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Do The Numbers Add Up?

If you look at the fine print at the bottom of Page 2 of the East Bay Expresses it informs would be advertisers that they are members of the Audit Bureau of Circulation.  This means that when the East Bay Express tells an advertiser that their rates are based on a print run of 50,000 (currently correct), that this statement has been independently audited and can be relied upon as accurate. 

All reputable newspapers submit their print run claims to independent audit.  The Berkeley Daily Planet does not.

The Daily Planet tells would be advertisers that their print run is 19,000.  Their rate card lists prices that are only slightly lower than those of the East Bay Express.  Accepting their 19,000 figure as accurate, Daily Planet advertisers pay a huge premium on a per reader basis.  Maybe this explains why there is so little advertising in the Daily Planet.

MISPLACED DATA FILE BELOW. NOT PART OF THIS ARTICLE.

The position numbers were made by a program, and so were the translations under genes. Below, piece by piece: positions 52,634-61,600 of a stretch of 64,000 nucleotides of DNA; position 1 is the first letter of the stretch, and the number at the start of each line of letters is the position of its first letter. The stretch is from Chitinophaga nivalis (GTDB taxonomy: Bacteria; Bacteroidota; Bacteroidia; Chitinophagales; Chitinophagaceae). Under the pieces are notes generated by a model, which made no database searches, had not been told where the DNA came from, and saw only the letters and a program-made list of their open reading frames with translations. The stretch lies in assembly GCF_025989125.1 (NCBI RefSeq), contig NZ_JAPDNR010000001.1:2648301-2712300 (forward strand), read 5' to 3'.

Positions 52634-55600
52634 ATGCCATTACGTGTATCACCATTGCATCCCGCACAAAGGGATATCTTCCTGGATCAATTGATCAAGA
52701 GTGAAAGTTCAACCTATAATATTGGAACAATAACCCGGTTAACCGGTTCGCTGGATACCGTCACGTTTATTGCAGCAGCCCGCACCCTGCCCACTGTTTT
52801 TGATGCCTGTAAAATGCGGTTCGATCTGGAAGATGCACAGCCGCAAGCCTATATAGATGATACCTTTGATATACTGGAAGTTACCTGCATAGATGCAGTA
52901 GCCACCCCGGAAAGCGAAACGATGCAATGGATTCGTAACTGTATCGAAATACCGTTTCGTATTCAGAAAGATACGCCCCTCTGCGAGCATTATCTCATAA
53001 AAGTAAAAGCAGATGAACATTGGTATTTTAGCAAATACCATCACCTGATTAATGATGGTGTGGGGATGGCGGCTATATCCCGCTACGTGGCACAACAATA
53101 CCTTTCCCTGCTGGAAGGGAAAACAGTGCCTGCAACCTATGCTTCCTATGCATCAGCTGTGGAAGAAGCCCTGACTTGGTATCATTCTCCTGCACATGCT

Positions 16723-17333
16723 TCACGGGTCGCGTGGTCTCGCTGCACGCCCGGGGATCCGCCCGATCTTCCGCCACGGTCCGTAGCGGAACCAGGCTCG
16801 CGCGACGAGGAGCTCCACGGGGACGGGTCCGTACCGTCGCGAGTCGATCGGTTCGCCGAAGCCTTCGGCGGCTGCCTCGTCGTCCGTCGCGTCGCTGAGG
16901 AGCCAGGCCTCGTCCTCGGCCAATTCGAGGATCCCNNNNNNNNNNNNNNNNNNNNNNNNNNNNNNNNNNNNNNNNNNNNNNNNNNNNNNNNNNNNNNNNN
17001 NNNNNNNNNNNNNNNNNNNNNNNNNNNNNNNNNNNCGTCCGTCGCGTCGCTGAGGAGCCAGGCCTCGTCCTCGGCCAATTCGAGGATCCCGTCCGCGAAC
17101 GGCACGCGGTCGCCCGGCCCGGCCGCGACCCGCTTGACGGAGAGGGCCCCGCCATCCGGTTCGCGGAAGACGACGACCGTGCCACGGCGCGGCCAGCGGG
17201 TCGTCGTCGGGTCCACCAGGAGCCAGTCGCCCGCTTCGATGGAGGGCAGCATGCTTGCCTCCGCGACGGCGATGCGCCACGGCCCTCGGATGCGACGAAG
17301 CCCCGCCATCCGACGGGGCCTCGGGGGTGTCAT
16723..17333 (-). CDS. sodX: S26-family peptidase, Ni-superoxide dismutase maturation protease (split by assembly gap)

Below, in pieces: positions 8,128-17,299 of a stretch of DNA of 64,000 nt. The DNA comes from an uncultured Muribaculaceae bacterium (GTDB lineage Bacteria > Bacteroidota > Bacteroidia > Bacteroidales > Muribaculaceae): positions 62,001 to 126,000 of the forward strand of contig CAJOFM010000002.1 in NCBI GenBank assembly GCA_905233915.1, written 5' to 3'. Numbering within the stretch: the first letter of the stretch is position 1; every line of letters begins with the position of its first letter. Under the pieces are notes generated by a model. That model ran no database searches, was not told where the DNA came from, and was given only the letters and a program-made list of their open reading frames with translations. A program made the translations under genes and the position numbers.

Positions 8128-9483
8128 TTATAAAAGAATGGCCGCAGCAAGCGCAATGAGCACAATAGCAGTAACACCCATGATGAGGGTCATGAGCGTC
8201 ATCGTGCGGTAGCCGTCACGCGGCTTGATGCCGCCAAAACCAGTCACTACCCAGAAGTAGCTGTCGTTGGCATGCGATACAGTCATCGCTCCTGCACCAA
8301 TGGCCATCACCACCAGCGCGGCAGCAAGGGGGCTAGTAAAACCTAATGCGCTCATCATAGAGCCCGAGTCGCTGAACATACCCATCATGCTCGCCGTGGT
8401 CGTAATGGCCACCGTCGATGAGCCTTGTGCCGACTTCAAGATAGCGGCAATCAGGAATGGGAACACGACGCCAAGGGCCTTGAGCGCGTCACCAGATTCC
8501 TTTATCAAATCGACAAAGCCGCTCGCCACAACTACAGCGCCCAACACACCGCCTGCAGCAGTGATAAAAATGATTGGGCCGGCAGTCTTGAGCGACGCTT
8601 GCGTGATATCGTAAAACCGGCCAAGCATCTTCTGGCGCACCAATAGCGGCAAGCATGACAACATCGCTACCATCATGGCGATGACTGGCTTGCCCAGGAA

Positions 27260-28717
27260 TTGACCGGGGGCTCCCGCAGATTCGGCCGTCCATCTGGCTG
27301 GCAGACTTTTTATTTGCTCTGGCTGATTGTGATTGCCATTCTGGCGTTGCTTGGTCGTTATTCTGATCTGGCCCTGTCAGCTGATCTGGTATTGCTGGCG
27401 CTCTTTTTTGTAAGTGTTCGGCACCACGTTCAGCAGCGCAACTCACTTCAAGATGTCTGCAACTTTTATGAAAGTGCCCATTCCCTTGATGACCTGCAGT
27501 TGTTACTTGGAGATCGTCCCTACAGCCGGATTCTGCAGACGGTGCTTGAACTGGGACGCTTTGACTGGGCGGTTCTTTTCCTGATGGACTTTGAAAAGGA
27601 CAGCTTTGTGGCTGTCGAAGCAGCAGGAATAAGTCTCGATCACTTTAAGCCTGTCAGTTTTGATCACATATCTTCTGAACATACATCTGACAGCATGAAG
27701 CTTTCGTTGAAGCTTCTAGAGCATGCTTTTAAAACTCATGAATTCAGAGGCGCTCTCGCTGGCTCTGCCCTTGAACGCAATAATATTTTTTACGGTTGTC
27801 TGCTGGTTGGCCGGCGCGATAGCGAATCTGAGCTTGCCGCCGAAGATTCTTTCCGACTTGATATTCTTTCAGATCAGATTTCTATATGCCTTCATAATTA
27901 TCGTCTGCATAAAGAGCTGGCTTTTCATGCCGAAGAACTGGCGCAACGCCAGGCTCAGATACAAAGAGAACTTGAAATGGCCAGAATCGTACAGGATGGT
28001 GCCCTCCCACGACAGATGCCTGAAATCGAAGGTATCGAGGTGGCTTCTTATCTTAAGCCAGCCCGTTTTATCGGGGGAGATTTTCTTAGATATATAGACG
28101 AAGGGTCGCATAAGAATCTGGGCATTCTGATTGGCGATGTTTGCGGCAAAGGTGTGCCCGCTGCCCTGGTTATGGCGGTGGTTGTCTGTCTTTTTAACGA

But is the print run really 19,000?  Take a look around Berkeley on any Thursday morning, just after the Daily Planet is hot off the press.  You will find empty boxes filled with garbage (here we mean real garbage, as in dripping coffee cups and fast food wrappers), empty boxes that are not yet filled with garbage, and boxes holding a small fraction of their total capacity of about 150 copies. See here.

So is the given figure of 19,000 accurate?  There is no audit, so we only have publisher Michael O’Malley’s word for it.  It would seem possible that a fraud is being perpetrated upon the Daily Planet’s very few advertisers.

Enquiring minds would like to know.


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